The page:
It takes serious stones to appropriate a title associated with a film classic (in this case, Tod Browning’s hard-to-forget 1932 carny horror) and use it on something with no obvious connection to OG Freaks, but writer-directors Zach Lipovsky and Adam B. Stein back up the choice with a terrific, unusual, impressive picture that makes great use of limited resources. Freaks stays with the POV of a tough little girl raised in seclusion, but sketches the backdrop of a near future scenario that owes a lot to Marvel comics and other franchises (Heroes, Witch Mountain, even Watchmen) built on the notion that diverse super-powered individuals (here called ‘abnormals’ politely and ‘freaks’ by the less tolerant) live among ordinary folk and have changed the world.
It opens like a crossbreed of 10 Cloverfield Lane and Logan as seven-year-old Chloe (Lexy Kolker) lives in a dilapidated, cluttered, tape-over-the-letterbox suburban house with her jittery father Henry (Emile Hirsch). Dad schools Chloe in the details of her cover identity as ‘Eleanor’, daughter of the family who live over the road, and insists bad people outside the house want to hurt her. Chloe just wants to be normal, and to have an ice cream from the van parked outside, which is operated by the jovial but sinister Mr Snowcone (Bruce Dern). She also sometimes opens the door to the burrow-like room where she sleeps to find a chained-up woman (Amanda Crew) she thinks of as a ghost, but who might be some version of her supposedly dead mother. If she prays out loud really hard, she can make people do things for her – at first, ice cream-related. She can also semi-project herself, as if space were folded, into other places, where she can affect or even possess others – giving us the growing sense that for Harper (Ava Telek), Chloe’s chosen sister, the angelic, lonely little girl is a nightmare apparition.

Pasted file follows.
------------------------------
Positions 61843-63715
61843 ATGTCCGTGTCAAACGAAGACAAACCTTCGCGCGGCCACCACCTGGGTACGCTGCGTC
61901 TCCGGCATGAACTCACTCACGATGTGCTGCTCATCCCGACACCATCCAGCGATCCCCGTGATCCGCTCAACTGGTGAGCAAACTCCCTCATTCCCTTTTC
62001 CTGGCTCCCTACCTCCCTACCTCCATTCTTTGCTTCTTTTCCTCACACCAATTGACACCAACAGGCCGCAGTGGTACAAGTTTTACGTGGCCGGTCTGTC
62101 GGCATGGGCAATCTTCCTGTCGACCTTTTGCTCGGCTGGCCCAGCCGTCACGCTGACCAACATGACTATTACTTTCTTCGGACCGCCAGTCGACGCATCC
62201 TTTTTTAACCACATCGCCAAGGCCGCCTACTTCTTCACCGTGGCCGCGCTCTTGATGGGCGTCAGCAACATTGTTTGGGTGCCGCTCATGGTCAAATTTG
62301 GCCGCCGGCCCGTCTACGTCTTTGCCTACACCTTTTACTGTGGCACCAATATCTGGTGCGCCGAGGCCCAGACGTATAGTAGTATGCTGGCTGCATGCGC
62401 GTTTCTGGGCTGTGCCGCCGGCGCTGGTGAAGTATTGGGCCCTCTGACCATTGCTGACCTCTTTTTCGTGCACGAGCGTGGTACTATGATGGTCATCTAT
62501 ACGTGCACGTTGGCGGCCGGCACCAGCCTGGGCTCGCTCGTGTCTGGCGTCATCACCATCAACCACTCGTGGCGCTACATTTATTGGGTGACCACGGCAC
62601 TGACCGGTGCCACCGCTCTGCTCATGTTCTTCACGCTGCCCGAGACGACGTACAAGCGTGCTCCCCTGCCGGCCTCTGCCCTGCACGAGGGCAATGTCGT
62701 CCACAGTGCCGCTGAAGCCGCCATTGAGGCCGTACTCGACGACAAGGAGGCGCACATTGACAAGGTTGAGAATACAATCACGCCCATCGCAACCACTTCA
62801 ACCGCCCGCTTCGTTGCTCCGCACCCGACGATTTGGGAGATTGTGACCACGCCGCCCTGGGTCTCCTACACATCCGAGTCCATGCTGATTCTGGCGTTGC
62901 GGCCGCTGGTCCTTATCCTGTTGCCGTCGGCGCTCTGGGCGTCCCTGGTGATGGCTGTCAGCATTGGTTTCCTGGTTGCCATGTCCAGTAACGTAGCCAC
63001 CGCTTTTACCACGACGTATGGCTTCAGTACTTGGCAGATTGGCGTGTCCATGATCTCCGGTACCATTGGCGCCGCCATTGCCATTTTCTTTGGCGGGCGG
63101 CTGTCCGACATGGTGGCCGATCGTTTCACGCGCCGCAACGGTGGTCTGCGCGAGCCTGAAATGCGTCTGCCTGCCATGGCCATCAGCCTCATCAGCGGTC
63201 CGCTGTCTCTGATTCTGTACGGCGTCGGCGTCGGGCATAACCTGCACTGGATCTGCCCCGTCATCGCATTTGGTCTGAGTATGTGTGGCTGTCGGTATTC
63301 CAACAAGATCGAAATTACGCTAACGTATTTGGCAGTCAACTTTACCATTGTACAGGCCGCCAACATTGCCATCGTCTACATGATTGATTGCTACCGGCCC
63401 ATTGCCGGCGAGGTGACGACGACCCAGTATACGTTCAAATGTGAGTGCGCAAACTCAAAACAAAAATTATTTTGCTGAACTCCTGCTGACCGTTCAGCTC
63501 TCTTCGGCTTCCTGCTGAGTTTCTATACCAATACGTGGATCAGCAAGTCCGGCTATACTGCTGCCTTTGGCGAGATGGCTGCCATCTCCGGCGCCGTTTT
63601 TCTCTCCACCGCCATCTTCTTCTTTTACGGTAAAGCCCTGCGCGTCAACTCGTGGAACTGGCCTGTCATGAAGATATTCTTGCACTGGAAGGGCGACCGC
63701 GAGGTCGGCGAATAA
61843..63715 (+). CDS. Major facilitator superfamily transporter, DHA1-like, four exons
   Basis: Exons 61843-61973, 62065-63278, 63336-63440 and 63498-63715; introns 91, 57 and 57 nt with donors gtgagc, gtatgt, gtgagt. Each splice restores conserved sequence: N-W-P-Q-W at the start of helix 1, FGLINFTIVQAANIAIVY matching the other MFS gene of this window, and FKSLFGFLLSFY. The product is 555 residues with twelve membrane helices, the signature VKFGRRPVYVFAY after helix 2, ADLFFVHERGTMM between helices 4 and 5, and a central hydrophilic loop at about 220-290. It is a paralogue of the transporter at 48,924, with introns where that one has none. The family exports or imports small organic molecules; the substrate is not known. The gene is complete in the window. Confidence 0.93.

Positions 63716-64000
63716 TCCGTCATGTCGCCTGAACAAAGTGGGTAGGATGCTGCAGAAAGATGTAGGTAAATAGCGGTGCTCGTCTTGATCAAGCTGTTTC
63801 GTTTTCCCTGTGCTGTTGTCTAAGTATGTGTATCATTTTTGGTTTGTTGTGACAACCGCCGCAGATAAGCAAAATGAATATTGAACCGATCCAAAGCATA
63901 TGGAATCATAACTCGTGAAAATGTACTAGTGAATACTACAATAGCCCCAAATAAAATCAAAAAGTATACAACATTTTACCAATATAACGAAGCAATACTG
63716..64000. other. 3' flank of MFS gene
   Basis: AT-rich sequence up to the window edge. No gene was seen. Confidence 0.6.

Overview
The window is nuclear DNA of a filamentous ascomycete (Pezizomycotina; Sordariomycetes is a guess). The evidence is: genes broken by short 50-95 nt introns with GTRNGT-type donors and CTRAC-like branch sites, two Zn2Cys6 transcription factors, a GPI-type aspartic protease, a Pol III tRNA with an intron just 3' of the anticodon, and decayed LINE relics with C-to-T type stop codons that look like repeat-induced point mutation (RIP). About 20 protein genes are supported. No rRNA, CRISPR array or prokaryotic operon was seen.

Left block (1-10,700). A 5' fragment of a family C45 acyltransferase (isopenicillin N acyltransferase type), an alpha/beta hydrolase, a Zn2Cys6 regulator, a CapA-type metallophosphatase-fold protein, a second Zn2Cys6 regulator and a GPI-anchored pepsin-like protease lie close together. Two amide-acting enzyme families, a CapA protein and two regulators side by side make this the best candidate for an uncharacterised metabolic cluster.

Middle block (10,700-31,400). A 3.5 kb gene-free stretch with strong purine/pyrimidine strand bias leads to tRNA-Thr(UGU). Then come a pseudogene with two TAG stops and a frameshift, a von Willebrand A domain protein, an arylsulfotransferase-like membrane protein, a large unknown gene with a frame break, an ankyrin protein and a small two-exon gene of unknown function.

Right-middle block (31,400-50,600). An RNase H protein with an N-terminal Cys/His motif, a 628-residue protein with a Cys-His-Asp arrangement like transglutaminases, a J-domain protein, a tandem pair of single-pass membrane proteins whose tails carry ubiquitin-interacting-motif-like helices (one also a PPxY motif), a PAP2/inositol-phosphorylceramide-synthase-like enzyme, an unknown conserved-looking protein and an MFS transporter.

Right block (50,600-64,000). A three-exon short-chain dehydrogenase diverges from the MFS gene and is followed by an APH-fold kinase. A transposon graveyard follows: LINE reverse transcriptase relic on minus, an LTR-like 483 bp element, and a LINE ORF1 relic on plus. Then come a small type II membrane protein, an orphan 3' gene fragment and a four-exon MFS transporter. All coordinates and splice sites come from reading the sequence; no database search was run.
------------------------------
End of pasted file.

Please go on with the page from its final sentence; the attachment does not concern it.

Henry pops out to replenish the supplies of food – also of cash and guns – in the house, and returns with a stab-wound but no ice cream. Chloe exerts her will over him … venturing outside (breaking the claustrophobia of the first act) and getting into the ice cream truck with the strange man, who now claims to be her grandfather and happy to take her to Mommy, but also dresses up as a priest to spin a yarn to government agent Cecilia Ray (Grace Park) – any relation to Cecilia Reyes of the X-Men comics? – who uses a light-pen to check cheeks for traces of wiped-away blood, an abnormal telltale. The film doesn’t venture far from the hideout house, though Chloe’s projection abilities mean we follow crucial action taking place at quite a remove. It holds back super-power action for quite some time, dropping hints about the specific abilities Henry, Alan (Mr Snowcone) and Chloe’s mother have and how they use them. Seeded in are news items about the ten year anniversary of the destruction of Dallas and drone strikes against abnormal hide-outs, but there’s also a trick with time that cannily compresses a lot of plot and makes the father-daughter bond even stranger. Hirsch and Dern are excellent support, but the film is carried by Kolker – who is easily on a par with Dafne Keen in Logan. Affecting and engaging, Kolker’s Chloe is also a credibly whiny and obstinate kid, and even frightening when she starts being able to boss grown-ups around. Jarring, shocking moments offer glimpses of how terrifying abnormals can be. The sequel hook last shots suggest wildly unusual directions a Freaks franchise could take.